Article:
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Spot walking through the center of Seoul. Spot is a yellow robot with 4 legs, with ‘Boston Dynamics’ written on the side.

Can art change the world?

6 minute read

Art has the power to move us, to challenge us, and to shape our world. It is a form of communication that allows us to explore new ideas and push boundaries. But can it change the world? This is a question that we, at Hyundai, along with artists MOON Kyungwon and JEON Joonho and our robot – Spot – are all trying to answer with our latest project.

MOON Kyungwon and JEON Joonho

MOON Kyungwon and JEON Joonho have worked together since 2009. Their first major collaboration, El Fin del Mundo (The End of the World), examined the meaning of art in a future era where all social values and orders have vanished. This piece was first presented at DOCUMENTA in Kassel in 2012, and since then has been shown at the Korea Artist Prize 2012 exhibition at the National Museum of Modern and Contemporary Art, Korea (2012); the Sullivan Galleries, School of the Art Institute of Chicago (2013); Migros Museum für Gegenwartskunst, Zürich (2015); and Tate Liverpool (2018).

MOON Kyungwon and JEON Joonho sitting in the center of a gallery. Behind them is a doorway lit up red and a mountainous scene projected onto the wall.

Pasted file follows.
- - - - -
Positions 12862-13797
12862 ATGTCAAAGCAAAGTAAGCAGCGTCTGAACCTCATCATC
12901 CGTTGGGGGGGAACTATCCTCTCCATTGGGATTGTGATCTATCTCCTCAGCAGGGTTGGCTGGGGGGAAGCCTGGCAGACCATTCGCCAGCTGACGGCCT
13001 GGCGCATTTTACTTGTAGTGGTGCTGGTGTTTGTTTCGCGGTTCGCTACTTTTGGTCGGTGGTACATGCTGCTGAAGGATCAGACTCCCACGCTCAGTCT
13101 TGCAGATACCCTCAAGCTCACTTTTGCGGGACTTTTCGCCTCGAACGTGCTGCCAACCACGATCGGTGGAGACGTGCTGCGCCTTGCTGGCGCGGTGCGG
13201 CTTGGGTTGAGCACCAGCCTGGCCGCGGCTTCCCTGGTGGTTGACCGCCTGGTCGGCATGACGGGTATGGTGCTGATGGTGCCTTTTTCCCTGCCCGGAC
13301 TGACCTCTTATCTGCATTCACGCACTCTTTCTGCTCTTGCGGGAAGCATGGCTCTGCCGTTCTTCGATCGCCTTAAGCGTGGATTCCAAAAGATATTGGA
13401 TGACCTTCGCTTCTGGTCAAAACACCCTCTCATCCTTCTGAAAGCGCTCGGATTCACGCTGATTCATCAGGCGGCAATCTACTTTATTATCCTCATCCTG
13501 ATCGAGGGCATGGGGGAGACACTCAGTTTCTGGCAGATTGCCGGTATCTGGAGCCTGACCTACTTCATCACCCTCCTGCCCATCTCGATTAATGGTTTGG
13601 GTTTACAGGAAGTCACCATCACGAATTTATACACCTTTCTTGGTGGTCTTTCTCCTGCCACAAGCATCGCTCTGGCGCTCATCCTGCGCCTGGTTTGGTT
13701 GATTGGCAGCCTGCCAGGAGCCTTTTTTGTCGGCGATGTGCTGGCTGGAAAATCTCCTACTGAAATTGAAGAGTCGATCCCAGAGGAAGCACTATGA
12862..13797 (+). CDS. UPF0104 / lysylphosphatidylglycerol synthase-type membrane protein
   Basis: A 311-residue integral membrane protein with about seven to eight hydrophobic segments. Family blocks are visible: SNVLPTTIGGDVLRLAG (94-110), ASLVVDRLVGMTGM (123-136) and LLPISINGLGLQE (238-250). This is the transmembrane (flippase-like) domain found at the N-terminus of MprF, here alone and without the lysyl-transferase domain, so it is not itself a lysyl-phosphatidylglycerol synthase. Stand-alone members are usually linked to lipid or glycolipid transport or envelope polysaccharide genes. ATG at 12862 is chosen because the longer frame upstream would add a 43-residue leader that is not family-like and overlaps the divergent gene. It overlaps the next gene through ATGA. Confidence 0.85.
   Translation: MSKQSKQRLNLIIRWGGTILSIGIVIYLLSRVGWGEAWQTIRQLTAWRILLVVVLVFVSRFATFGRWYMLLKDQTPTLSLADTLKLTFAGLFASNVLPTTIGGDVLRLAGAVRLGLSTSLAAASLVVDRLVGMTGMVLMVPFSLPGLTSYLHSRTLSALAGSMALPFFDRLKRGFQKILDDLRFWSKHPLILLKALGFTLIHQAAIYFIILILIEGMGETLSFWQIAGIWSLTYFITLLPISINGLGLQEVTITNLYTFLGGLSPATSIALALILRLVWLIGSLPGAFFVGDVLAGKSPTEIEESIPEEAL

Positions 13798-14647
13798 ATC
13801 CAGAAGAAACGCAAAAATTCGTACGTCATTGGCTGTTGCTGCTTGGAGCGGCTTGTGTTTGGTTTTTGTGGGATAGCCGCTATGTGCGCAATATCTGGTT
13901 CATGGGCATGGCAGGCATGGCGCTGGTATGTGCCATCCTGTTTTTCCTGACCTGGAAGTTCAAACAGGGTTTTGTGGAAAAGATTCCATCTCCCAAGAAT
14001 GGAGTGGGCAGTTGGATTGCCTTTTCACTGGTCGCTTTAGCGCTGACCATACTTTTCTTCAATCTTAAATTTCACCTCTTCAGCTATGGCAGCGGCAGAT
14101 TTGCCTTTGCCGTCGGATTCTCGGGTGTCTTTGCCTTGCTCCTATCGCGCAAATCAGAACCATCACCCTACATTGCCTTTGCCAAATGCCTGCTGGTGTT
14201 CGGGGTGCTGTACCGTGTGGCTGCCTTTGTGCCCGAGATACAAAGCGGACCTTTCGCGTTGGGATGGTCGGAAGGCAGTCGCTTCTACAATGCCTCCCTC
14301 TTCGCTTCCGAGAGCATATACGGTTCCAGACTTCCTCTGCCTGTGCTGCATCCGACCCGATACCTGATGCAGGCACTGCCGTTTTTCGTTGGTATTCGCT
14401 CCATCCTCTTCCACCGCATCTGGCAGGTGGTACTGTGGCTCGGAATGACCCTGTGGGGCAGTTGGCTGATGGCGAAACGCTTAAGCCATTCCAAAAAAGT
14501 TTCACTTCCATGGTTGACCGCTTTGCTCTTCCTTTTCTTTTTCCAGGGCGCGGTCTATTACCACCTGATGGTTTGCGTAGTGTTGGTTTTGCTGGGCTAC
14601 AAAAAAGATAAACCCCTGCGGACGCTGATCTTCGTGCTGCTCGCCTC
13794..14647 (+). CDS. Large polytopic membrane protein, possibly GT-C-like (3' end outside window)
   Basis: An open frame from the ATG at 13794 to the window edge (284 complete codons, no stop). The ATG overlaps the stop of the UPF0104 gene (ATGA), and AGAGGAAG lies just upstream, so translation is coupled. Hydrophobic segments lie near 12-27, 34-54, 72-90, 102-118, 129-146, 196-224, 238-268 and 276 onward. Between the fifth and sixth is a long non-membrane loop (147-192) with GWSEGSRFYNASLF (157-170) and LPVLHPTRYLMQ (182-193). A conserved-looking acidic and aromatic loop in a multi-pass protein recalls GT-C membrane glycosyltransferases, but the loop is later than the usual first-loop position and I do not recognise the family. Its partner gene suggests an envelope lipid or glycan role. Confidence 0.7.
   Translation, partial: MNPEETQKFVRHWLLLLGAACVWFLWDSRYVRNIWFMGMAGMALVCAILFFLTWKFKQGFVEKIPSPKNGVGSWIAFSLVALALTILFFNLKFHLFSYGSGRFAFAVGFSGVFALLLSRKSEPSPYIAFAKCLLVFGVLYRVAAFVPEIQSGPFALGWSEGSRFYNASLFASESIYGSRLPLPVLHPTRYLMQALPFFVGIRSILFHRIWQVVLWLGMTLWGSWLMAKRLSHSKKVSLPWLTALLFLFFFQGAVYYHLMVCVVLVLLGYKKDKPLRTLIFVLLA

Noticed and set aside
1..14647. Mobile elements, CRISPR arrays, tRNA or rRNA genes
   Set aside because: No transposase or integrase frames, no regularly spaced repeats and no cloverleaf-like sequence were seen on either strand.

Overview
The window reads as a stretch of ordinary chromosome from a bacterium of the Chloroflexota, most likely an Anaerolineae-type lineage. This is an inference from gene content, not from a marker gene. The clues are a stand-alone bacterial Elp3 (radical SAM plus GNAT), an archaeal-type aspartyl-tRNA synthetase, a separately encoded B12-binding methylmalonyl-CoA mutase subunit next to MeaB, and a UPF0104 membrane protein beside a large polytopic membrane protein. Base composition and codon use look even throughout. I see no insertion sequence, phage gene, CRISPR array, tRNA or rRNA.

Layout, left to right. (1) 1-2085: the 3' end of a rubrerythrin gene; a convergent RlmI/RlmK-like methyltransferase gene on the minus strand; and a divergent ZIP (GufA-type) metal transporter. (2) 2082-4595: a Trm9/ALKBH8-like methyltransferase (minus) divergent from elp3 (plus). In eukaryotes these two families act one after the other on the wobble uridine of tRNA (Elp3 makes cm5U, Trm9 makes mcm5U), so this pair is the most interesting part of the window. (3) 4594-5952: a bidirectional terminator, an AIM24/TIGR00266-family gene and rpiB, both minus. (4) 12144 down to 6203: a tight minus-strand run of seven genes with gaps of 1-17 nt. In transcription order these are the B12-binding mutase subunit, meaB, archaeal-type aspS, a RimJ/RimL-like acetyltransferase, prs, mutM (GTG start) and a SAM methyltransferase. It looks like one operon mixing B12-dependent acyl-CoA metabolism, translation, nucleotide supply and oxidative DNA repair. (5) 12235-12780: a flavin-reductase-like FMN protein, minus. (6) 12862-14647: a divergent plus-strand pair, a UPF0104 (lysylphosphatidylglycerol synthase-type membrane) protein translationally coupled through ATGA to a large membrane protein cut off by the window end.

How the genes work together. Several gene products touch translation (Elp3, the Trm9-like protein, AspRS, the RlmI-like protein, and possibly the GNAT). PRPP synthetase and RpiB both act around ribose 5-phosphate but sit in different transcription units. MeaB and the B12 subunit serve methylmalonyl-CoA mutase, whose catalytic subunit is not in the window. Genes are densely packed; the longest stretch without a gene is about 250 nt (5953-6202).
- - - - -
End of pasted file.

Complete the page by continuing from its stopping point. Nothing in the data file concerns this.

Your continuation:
We’ve been exploring the impact of art on our society for more than a decade. MOON Kyungwon and JEON Joonho

MOON and JEON’s profound and moving work confronts us with fundamental questions about the role that art can play in our rapidly changing world and the crises that humanity faces. They do this through exploring key themes within our society, including the contradictions of capitalism, historic tragedy and the climate crisis.

Spot standing in the middle of a circle of chairs. Spot is illuminated with a spotlight and has its front lights on.

Can art change the world?

This year, MOON Kyungwon and JEON Joonho are going one step further and exploring the question of whether art can save the world. To do so, they have joined forces with Spot to capture and visualize carbon levels so that we can all see and think about our impact on the planet. After all, art can help us to explore sustainability from new angles. As climate change can’t be seen in a tangible way on a day-to-day basis, the artists set out to visualize carbon in a way that has never seen before.